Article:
The business plan is a written description of your future—what you plan to do and how you plan to do it. It con tains your business goals, the strategies you will use to meet them, potential problems and how you propose to solve them, your organizational structure and capital required. It is a document that will benefit your potential investors or partners, your creditors, affiliates or dealers, your employees and suppliers.
Tristan Macapanpan, a professor at the De La Salle University’s Graduate School of Business, says you must draft your business plan right from the moment you recognize an opportunity to make money. Ask yourself: Is there a market demand for the product or service you’ll be offering? If so, can you produce the product or service? Will you make money out of it?” Ernesto Perlas, a marketing professor at the same school, compares a business plan to an airplane flight. “Like an airplane, a business venture can’t take off without knowing its destination,” he says.
THE EXECUTIVE SUMMARY
One of the most critical components of your business plan is the executive summary. This tells the investor what you want to do, and should be no longer than two or three pages. Ideally, it should be written last to summarize all that you have included in your business plan.
The summary must contain your mission statement and describe what your business will do, for whom and why, and where you want it to be in the future. It must have some detailed financial or strategic objectives of your start-up enterprise including, for instance, when you expect payback time. You should include pertinent details such as your enterprise’s legal form (sole proprietorship, partnership or corporation), your business activity and its benefits to users, your competitors, your financial prospects, and the investment you need and how you intend to use it.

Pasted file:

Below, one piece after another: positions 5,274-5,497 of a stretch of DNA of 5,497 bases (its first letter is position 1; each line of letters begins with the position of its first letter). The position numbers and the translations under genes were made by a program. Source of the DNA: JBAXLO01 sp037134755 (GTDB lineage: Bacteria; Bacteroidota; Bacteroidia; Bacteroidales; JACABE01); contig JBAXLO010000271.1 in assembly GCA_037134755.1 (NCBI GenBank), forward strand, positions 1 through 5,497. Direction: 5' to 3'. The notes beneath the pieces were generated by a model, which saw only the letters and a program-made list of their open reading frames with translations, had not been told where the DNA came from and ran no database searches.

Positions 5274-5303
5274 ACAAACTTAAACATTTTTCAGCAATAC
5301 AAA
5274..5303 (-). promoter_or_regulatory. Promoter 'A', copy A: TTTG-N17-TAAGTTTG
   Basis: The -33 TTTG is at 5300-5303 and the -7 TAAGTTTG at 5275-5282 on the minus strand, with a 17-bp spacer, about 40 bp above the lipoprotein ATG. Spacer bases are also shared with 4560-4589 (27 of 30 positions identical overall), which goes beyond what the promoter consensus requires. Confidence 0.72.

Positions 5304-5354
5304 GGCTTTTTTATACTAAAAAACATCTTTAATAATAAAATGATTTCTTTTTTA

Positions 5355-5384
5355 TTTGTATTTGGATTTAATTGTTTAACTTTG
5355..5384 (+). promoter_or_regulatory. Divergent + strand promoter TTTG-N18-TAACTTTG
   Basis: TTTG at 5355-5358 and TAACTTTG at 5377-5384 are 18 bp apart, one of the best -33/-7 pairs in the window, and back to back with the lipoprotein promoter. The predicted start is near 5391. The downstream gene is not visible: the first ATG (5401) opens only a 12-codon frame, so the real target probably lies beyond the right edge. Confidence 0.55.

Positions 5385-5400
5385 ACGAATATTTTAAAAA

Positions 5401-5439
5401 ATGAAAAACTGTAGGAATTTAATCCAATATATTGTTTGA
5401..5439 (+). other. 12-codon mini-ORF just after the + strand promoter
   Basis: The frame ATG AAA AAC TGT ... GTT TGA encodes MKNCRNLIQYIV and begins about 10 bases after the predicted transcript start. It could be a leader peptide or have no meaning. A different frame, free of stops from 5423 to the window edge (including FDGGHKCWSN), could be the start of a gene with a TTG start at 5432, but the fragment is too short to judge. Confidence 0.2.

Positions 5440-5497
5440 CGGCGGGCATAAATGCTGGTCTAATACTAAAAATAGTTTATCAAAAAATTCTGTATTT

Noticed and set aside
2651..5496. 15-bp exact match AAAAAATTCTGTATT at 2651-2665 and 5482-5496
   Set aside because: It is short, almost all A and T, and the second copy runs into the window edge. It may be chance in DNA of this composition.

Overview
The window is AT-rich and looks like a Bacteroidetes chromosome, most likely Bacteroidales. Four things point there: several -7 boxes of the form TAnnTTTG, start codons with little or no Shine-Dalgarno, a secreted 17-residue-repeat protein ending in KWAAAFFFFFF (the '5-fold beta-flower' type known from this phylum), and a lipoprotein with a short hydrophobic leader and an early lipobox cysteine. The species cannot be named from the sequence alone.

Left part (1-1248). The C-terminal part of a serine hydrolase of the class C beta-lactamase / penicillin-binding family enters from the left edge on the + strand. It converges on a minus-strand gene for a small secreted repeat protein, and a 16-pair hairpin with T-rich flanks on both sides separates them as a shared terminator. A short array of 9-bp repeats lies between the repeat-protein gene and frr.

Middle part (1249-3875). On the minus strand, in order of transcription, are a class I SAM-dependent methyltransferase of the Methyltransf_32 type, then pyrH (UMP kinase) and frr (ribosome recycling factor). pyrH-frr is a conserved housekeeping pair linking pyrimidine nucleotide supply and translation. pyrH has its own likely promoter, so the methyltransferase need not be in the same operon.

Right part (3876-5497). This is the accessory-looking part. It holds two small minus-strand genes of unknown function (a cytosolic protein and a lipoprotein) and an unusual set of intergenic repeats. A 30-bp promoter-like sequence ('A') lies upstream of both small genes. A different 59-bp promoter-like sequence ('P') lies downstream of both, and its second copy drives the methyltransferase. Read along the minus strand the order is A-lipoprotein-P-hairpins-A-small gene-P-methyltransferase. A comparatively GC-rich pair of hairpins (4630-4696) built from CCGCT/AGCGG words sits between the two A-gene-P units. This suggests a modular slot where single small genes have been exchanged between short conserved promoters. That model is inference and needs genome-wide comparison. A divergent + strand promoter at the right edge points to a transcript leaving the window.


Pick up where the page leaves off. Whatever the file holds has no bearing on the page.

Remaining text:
If your business is a start-up, you should decide whether you can compete successfully in the market. You should also study government regulations, capital requirements, and the factors that will affect your profitability and growth.
THE SALES AND MARKETING STRATEGY
At the outset, decide how you will compete in the market and nail down your competitive advantage. Spend time pricing your product or service, because how you do it will decide whether you win or lose in the market.
Map out your distribution strategy—the business of moving your product from the factory to the end user. The best way to do it is knowing how your competitors distribute their products—and then deciding whether you can come up with something better. See if you can open a shop, use direct mail and intermediaries, direct selling including networking, or go directly to retailers.
Ask yourself how you’re going to promote your product or service in the market. Know how to approach the customer and intermediaries about your product or service, your means and medium of advertising, sales activity and approach to selling, packaging, and public relations strategy.